Summary: Researchers say sex influences emotional interpretation of faces and voices. Faces and voices are judged to be male when they are angry and female when they are happy.
Source: University of Essex
Faces and voices are more likely to be judged as male when they are angry, and as female when they are happy, new University of Essex research has revealed.
The study led by Dr Sebastian Korb found that how we understand the emotional expression of a face or voice is heavily influenced by perceived sex, and vice versa.
The paper published in the journal Emotion reveals that both men and women subconsciously make the same mistakes.
Dr Korb, from the Department of Psychology, hopes the research will be expanded and could help make us more aware of our built-in biases.
He said: “This study shows how important it is not to rely too much on your first impressions, as they can easily be wrong.
“Next time you find yourself attributing happiness or sadness to a woman be aware of your bias and possible misinterpretation.
“Interestingly there wasn’t a gender divide in the way the perceived sex of a face affected emotional judgements – but women were slightly more sensitive to subtle changes in emotion overall.”
The research used 121 avatar faces and 121 human voices created by modifying the emotional expression in degrees from happy to angry, and the sex on a sliding scale from male to female.
A total of 256 participants in three studies were shown the mock-ups or played the voices and asked to judge emotions and whether someone was male or female.
When comparing the size of the effects, it was found for both faces and voices that emotion influenced the perception of sex more than the other way around.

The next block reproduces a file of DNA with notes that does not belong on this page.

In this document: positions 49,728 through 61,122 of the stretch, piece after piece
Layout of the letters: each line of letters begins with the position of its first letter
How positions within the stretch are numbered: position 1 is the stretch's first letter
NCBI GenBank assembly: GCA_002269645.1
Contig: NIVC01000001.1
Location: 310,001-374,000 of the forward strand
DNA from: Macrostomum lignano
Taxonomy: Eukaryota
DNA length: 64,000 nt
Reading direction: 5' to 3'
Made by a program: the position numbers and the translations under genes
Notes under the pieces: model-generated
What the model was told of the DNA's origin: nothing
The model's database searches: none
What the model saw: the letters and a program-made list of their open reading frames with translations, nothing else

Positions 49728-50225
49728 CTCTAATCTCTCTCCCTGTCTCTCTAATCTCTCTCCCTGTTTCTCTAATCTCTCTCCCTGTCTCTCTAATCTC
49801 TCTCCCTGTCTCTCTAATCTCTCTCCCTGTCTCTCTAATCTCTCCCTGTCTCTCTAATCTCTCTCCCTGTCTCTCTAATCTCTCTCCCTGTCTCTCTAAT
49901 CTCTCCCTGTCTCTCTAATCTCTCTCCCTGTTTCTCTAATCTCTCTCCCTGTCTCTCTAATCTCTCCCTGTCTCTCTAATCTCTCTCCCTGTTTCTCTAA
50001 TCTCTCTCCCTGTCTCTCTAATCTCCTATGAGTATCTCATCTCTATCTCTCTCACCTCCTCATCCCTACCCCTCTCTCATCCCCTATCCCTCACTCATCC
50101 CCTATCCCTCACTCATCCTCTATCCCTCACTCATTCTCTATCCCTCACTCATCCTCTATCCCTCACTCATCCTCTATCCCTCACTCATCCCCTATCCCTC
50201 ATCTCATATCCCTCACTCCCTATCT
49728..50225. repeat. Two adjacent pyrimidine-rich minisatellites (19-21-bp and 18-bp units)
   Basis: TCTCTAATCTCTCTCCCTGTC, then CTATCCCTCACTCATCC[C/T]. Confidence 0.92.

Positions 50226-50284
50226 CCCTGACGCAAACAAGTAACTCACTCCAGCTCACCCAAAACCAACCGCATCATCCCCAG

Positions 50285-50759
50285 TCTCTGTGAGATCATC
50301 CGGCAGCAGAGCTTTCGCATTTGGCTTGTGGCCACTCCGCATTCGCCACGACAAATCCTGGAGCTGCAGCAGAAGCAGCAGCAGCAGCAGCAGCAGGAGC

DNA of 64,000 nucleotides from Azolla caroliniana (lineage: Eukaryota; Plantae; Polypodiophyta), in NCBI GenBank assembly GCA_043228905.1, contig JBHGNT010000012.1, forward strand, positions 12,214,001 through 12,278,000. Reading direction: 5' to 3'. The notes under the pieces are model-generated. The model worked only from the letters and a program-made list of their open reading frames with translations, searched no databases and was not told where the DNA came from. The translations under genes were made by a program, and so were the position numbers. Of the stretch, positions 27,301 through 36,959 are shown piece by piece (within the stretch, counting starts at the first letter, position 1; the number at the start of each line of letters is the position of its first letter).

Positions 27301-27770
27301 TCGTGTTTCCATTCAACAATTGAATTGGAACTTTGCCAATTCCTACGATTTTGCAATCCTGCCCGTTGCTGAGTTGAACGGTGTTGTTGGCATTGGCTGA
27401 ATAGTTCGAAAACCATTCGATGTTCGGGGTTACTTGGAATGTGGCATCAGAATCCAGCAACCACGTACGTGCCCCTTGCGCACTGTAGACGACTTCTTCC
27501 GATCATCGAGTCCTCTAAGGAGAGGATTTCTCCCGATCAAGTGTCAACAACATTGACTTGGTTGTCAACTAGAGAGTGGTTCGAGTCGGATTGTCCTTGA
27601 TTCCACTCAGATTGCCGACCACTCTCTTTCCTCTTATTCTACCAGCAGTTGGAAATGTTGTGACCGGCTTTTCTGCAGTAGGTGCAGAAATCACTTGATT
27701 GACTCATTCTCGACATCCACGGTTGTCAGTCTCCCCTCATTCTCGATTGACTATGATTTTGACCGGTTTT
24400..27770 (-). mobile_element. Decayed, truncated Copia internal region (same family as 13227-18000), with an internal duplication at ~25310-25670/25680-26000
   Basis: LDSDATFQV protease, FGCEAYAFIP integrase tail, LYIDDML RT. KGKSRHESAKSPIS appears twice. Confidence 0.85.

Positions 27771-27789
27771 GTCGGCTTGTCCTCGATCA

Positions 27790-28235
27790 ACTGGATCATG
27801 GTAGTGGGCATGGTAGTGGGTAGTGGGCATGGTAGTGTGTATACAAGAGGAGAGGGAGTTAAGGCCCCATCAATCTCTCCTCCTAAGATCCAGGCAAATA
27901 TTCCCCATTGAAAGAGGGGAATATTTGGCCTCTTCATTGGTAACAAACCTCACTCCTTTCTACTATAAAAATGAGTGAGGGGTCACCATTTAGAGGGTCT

It is thought this may be due to an unconscious activation of the amygdala – an important emotion centre in the brain.
This almond-shaped cluster of neurons located deep in the brain allows us to rapidly detect and react to threats, such as an angry attacker but is not involved in determining a person’s sex.
It is also speculated that being biased to perceive males as angry is an evolutionary advantage as it prepares for a fight or flight response.
About this psychology and emotion research news
Author: Ben Hall
Source: University of Essex
Contact: Ben Hall – University of Essex
Image: The image is in the public domain
Original Research: Closed access.
“EmoSex: Emotion prevails over sex in implicit judgments of faces and voices” by Sebastian Korb et al. Emotion
EmoSex: Emotion prevails over sex in implicit judgments of faces and voices
Appraisals can be influenced by cultural beliefs and stereotypes. In line with this, past research has shown that judgments about the emotional expression of a face are influenced by the face’s sex, and vice versa that judgments about the sex of a person somewhat depend on the person’s facial expression. For example, participants associate anger with male faces, and female faces with happiness or sadness.
However, the strength and the bidirectionality of these effects remain debated. Moreover, the interplay of a stimulus’ emotion and sex remains mostly unknown in the auditory domain.
To investigate these questions, we created a novel stimulus set of 121 avatar faces and 121 human voices (available at https://bit.ly/2JkXrpy) with matched, fine-scale changes along the emotional (happy to angry) and sexual (male to female) dimensions. In a first experiment (N = 76), we found clear evidence for the mutual influence of facial emotion and sex cues on ratings, and moreover for larger implicit (task-irrelevant) effects of stimulus’ emotion than of sex.
These findings were replicated and extended in two preregistered studies—one laboratory categorization study using the same face stimuli (N = 108; https://osf.io/ve9an), and one online study with vocalizations (N = 72; https://osf.io/vhc9g).
Overall, results show that the associations of maleness-anger and femaleness-happiness exist across sensory modalities, and suggest that emotions expressed in the face and voice cannot be entirely disregarded, even when attention is mainly focused on determining stimulus’ sex.
We discuss the relevance of these findings for cognitive and neural models of face and voice processing.